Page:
Critics raise concerns about potential misuse of menstrual leave policies and perpetuation of gender discrimination. Legal developments, such as the recent PIL in India and existing policies in other countries like Japan, Indonesia, and Spain, offer insights into the debate surrounding menstrual leave. Initiatives by companies and states within India, such as Zomato’s policy and Bihar and Kerala’s menstrual leave provisions, demonstrate progress towards addressing menstrual health in the workplace.

The paper concludes by advocating for a holistic approach to menstrual leave policies, encompassing education, access to products, and supportive work environments, to promote gender equality and dignity for menstruating individuals in India.

What challenges do women face during menstruation at the workplace?

Women deal with different levels of physical discomfort and pain during their menstrual cycle. Hormonal fluctuations cause changes in mood and emotions. Many women also suffer from female cycle issues such as ovarian cysts, endometriosis, dysmenorrhea, and so on. During this period, females may find it difficult to maintain a consistent level of productivity in an otherwise fast-paced professional atmosphere. A recent study from CIPD sheds light on the often-overlooked challenges women face during menstruation. The survey of 2,000 women highlights that 69% encountered negative experiences at work due to menstrual symptoms. Over half reported calling in sick due to these symptoms, with nearly half of them refraining from disclosing the reason to their line manager (49%).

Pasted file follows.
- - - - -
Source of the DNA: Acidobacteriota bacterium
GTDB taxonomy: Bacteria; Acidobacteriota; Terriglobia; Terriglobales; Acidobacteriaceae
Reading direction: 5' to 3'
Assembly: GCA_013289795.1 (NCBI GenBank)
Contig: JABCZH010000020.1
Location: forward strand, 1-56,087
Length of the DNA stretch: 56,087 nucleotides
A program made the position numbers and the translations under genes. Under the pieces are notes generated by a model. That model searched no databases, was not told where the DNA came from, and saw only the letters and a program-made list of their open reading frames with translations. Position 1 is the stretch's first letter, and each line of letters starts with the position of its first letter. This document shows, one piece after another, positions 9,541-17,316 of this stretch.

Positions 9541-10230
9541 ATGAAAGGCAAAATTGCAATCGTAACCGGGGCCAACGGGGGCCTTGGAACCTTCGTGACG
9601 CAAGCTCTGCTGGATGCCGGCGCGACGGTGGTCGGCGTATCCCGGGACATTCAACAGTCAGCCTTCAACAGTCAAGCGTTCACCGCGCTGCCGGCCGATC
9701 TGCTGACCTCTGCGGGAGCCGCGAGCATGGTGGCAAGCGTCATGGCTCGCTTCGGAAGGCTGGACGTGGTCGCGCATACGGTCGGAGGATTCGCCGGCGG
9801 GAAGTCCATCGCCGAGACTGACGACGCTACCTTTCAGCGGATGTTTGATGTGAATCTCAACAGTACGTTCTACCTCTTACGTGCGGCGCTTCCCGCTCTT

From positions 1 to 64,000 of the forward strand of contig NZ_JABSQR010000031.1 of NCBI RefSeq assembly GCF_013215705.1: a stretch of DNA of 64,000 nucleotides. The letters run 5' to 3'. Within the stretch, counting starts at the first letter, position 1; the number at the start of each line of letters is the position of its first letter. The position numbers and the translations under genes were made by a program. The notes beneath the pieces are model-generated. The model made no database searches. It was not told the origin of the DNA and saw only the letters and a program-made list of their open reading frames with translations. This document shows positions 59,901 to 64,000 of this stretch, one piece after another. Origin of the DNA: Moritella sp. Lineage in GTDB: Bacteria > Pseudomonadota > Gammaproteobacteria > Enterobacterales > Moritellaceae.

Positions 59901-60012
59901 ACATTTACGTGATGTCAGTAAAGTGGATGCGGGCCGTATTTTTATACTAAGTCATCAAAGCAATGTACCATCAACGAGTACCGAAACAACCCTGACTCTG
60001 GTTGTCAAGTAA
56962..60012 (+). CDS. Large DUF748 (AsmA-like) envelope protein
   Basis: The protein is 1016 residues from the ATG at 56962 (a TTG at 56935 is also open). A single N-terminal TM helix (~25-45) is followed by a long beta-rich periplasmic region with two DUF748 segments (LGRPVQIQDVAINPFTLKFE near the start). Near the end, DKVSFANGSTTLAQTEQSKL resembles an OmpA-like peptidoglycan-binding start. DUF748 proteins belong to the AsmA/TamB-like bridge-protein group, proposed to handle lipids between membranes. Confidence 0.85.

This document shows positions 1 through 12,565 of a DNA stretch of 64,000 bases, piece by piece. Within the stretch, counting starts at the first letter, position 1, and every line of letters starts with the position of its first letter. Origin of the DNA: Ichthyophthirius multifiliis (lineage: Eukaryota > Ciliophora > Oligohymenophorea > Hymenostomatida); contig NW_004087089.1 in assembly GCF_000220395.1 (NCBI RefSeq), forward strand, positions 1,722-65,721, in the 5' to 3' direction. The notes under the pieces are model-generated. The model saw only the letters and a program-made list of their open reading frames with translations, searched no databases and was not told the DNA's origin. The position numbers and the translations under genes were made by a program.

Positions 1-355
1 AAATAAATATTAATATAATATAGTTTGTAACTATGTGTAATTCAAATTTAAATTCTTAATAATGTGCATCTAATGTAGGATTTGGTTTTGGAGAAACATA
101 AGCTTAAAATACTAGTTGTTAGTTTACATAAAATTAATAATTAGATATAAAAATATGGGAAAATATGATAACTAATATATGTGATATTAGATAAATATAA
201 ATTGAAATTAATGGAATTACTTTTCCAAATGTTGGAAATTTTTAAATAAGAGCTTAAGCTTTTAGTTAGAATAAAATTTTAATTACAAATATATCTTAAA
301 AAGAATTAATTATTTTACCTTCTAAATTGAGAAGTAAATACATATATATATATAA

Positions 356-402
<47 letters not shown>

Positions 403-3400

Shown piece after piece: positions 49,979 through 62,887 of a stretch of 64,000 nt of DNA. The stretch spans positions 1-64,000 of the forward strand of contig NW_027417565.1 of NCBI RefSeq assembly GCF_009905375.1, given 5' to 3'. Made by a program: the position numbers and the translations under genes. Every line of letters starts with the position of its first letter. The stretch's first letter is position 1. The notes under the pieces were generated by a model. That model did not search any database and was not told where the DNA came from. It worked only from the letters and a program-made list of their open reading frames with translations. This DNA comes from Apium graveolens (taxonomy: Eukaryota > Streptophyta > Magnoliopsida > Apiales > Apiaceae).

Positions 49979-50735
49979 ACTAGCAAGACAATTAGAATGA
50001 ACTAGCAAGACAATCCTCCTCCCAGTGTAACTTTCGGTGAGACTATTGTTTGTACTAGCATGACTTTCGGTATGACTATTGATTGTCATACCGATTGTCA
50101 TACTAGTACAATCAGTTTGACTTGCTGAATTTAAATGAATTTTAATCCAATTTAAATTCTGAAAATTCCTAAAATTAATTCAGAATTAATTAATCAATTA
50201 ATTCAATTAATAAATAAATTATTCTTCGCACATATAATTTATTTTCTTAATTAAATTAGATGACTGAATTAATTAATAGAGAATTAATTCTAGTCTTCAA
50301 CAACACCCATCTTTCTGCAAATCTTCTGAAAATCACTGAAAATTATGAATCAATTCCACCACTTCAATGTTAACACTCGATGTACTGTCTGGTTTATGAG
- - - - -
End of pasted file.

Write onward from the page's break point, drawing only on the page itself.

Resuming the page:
Menstrual symptoms, ranging from abdominal cramps to irritability, fatigue, bloating, and low mood, affect women differently. Additionally, 15% grapple with menstrual conditions like Polycystic Ovary Syndrome (PCOS), endometriosis, fibroids, or Premenstrual Dysphoric Disorder (PMDD). These symptoms collectively result in decreased concentration and confidence, heightened stress, and discomfort.